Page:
The report, compiled by Ambassador Tomas Bocek, Special Representative of the CoE Secretary General on migration and refugees, found that the number of refugees and asylum seekers in Turkey has created a huge burden in terms of accommodation.
Although the Turkish authorities have received almost universal praise for their speedy construction of a number of camps in the Syrian border region which offer "decent, albeit basic, living conditions" for residents, only around 290,000, largely Syrian, refugees, of Turkey's total 3.1 million refugees, live in them.
"The Council of Europe should assist the Turkish authorities to develop effective policies to prevent refugee and migrant children working and to encourage their attendance at school", said Bocek.
He also called for the Council of Europe to work with the Turkish authorities to help improve the "precarious living conditions of the millions of refugees outside camps, in particular by making it easier for those of working-age to access the labor market."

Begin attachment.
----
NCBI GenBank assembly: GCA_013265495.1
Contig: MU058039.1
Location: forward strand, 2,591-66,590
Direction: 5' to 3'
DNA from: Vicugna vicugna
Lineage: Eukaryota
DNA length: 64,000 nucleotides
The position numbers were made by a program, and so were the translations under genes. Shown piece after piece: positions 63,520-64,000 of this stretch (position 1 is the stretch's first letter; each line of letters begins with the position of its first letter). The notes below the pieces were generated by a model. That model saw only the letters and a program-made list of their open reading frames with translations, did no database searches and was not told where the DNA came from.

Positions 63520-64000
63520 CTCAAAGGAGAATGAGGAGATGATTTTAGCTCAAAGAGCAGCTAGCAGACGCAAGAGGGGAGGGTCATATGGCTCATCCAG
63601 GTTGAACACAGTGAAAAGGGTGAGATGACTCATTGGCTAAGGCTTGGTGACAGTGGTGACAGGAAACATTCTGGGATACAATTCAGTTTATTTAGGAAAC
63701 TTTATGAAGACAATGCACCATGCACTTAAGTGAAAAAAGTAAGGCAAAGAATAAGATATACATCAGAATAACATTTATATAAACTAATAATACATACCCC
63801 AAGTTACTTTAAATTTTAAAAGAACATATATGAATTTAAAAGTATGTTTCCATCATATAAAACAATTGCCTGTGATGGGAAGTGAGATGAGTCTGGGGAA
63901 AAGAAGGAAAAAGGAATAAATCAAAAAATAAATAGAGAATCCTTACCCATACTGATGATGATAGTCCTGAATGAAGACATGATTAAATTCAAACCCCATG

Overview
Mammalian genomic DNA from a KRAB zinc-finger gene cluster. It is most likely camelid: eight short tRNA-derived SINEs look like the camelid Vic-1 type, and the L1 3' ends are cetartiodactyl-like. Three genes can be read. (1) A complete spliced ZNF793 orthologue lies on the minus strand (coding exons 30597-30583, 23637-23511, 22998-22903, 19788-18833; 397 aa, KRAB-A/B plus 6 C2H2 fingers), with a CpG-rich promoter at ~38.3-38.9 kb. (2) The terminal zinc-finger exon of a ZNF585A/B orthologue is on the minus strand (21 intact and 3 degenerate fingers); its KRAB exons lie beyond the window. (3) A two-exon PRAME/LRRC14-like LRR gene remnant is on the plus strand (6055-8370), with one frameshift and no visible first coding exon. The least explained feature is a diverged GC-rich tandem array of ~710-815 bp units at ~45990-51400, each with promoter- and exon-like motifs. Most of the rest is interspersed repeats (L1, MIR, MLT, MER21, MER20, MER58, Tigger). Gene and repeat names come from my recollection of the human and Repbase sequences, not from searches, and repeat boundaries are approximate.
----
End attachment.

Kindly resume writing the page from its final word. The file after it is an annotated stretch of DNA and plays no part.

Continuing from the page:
The report says that, of the 2.75 million Syrians registered under temporary protection, more than half are children. It is also reported that Turkey plays host to over 800,000 school-age Syrian children.
"Refugee and asylum-seeking children have a full right to education. But children of irregular migrants do not have any educational opportunities. The European Committee of Social Rights does not consider this to be in conformity with the obligation on States Parties to the European Social Charter to ensure that all children present in their territory have effective access to education, irrespective of their migration status," the report states.
Aside from the camps on the Syrian border, there is one reception center in Yozgat which has a capacity of 100 people and provides free accommodation for the most vulnerable. Although six new reception centers were built with EU funds, capable of accommodating up to 4,500 people, the Turkish authorities subsequently obtained approval temporarily to convert five of them into removal centers to cope with the increasing need for suitable detention facilities.
Only one, in Erzurum with capacity to house up to 750 people, will be used for its original intended purpose, the report says.